Google told how assessors influence the implementation of changes in search

Google spoke in detail about the role of expert assessors in evaluating the quality of search. An article about this appeared on the company's blog.


Thousands of changes are made to Google's search algorithms every year. But before you implement the changes, you need to understand whether the updates will be useful for users. Google attracts assessors and ordinary people to the assessment.


Google

Google research team communicates with users around the world. Google also conducts field research to study how different people access information on the Internet.  


About assessors


Google has rules for evaluating search results for assessors. This document is 160 pages long, but if the recommendations for assessors could be narrowed down to one phrase, then it would sound like this: 


The search is designed to provide relevant results from the most reliable sources available.

Google's algorithms can recognize many signals, but when it comes to relevance and reliability, human judgment is required. Google has over 10,000 people around the world who are called "search quality raters." They help you gauge how people perceive search results.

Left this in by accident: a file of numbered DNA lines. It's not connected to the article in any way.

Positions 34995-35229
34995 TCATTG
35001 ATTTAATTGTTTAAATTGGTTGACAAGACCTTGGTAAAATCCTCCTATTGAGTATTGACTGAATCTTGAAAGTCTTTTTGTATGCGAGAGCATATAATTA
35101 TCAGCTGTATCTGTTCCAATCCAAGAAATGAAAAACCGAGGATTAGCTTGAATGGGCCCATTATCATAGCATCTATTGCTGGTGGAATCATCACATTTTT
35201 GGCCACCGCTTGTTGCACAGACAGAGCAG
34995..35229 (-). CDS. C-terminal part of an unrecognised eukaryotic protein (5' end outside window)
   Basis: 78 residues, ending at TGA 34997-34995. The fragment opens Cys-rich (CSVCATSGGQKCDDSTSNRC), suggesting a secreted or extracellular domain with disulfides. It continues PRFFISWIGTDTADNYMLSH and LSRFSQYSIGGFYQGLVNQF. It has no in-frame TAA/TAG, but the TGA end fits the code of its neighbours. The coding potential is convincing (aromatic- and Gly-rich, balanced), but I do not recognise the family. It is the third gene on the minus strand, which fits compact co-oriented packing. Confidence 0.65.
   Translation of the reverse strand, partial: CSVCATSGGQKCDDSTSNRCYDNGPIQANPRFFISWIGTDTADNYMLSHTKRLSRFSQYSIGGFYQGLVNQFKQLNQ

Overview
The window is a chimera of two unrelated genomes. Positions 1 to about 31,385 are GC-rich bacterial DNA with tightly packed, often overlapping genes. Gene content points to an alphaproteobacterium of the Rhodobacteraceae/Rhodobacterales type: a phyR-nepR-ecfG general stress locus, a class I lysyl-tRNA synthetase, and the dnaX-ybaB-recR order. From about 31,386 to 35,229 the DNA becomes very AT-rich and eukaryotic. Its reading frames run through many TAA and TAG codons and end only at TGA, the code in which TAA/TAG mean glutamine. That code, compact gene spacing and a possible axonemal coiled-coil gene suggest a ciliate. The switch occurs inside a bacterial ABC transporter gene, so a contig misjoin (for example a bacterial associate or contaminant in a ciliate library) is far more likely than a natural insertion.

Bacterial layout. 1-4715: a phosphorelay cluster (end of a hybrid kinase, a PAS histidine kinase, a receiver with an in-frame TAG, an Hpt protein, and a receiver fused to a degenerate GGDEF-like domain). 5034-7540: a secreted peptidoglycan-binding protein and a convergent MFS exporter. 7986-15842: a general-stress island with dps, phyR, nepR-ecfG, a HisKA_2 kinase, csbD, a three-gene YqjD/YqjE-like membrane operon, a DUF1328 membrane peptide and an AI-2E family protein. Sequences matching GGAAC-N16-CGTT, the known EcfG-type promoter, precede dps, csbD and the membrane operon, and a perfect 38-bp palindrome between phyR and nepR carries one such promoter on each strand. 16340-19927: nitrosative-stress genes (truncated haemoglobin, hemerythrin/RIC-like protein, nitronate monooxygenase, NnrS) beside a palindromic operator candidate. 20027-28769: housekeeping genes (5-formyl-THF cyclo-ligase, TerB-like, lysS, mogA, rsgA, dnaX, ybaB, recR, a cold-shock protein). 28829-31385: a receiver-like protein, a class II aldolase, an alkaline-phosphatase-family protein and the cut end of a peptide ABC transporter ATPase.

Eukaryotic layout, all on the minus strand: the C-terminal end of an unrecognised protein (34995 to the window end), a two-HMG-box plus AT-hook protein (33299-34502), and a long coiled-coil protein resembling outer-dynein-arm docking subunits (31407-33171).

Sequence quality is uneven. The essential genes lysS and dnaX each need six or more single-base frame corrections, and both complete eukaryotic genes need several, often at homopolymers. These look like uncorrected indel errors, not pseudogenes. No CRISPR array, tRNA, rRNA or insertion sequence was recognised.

Before getting started, appraisers should review Google's recommendations for assessors.


How assessors work


Google provides the group of experts with a set of queries and shows two versions of the results for these queries. One set of results is taken from the current version of the search, the second is a version of the SERP with improvements that the search engine plans to implement.  


Assessors evaluate each page, check if the results match the query. To assess Expertise, Authority, and Authenticity (E-A-T), experts are encouraged to conduct a reputation survey of sources, and then assign a quality score for each page. These scores are not used directly for ranking.  


It's important to note that this score does not directly affect how that page or site ranks in search. No one decides that a given source is "authoritative" or "trustworthy." In particular, pages are not assigned ratings to determine how they should be ranked.

Google notes that assessor scores are data that measure how well algorithms are performing and whether they are delivering content that meets quality requirements.  


In 2019, Google conducted more than 383,605 tests to assess the quality of search and 62,937 parallel experiments with assessors. As a result, 3,600 improvements were implemented in the algorithms.


We will remind, earlier Google said that it does not use Google Analytics data to rank sites.


Source: Google Blog
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